Want to see the latest episodes of Inuyasha as they air? Or if feudal Japan plus magic isn’t your thing, how about the latest incarnation of robots plus teenagers making the world a peaceful place via war in Gundam 00? Or prefer shojo? How about Fruits Basket, a bittersweet dramedy with supernatural elements, and Ouran High School Host Club, a shoujo comedy of errors?
All of these very popular shows are now available online via legal means. Considering that a year and a half ago, The Learned Fangirl had a post Fansubs Don’t Grow On Trees: Gundam 00 and the new ethics of fansubbing, the increased number of legal sites is a positive response from content owners/licensees.
That post ended with:
So it’s an interesting point we’re at with anime fandom, just as with music fandom, where the much of the fan expectation is lightning-fast turnaround and professional-level quality from fansubbers without also participating said volunteer efforts, or intending to financially support the original creators in any way. Without sounding too much like a fogey, I wonder at what point does this interpretation of the Free Culture mentality hinder fandom just as much as big business and restrictive copyright does.
But even though there are so many avenues to legally stream licensed anime, fansubbing is still continuing. Even now, considering that there is often a delay between original air date and release in the U.S., several popular licensed shows have active fansub communities.
But this activity isn’t going unnoticed by the content owners/licensors. According to Otaku Pride, in response to pushback regarding a DMCA takedowns for specific fansubs, Funimation, an American licensor, tweeted:
- Less $ spent on anime in U.S = fewer dvd’s in stores = less $ to buy titles from JPN = less $ for production = fewer anime = Global impact!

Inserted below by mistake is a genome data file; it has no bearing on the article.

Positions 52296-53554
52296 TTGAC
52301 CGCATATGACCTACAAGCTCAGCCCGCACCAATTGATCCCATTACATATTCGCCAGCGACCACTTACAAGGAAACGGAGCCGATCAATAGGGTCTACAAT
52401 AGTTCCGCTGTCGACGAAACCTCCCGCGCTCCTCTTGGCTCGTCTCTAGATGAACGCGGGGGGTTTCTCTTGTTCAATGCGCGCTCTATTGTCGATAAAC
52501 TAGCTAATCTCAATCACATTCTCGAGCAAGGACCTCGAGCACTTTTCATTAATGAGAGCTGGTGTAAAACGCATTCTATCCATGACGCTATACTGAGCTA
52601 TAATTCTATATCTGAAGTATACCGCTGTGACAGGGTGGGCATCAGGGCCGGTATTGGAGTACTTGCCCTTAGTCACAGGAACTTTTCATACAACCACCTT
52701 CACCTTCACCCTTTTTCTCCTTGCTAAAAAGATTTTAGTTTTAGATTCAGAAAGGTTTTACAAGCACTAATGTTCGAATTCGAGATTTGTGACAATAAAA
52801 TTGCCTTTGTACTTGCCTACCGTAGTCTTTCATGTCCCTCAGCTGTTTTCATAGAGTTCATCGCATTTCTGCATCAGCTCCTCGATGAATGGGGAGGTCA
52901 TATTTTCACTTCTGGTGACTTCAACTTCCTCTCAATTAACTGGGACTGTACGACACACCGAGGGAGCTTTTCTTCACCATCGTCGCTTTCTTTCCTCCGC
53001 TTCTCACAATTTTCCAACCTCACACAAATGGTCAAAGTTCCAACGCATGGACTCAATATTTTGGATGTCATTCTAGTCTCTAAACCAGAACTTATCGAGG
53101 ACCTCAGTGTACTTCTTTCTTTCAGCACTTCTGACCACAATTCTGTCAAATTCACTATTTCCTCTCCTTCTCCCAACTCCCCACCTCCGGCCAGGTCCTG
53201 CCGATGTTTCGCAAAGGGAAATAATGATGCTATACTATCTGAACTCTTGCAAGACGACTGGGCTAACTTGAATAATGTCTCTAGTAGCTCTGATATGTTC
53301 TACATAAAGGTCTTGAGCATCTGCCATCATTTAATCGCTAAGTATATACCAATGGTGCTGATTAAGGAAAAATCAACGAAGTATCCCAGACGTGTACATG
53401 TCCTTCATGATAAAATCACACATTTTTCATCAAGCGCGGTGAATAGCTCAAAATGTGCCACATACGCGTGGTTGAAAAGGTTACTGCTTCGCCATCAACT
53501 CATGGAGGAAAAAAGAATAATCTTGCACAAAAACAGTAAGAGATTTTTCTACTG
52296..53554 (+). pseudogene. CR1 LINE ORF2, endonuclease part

- We get that fansubs exist. We get that people watch them. In fact, we totally get that its the only way to watch some series because those series may not get licensed in the U.S. -BUT- I want others to get how supporting fansubs of licensed series hurts the industry.
I’m very glad that the anime industry is making so much content available for free that fans actually want to see. And by watching on these legal sites (plus, hopefully in the minds of content owners, buying DVDs and merch), fans help make it possible for these and other anime shows to be created and produced.
But that isn’t to say that there aren’t still issues for both the content providers and the fans. For example, there are plenty of examples on both YouTube and Veoh of episodes of licensed shows available on those sites in non-licensed formats (this doesn’t mean fanvids — this means exact duplicates of the licensed episodes — sans links to the licensed versions on the same site!) And even worse for the conscientious fan, the search functionality often doesn’t put the licensed content first or sort in any way.
I’m glad that unlike the music industry as a whole the anime industry understands that fans are fans (and consumers) and not content vaccuums. So one final note for any anime execs that are reading this — if you are sending takedown notices against fansubbers and websites, it would be a good idea to allow the first episode to stay up, allowing new potential fans to have a try!
It’ll be interesting to see what changes happen to the distribution of anime in another year and a half!
As of this posting, some of the sources of legal streaming anime include:
- specialty sites like Crunchy Roll,
- content producer-owned sites like Hulu, Funimation, and Viz, and
- anything-goes-plus-licensed content sites, like Veoh and YouTube.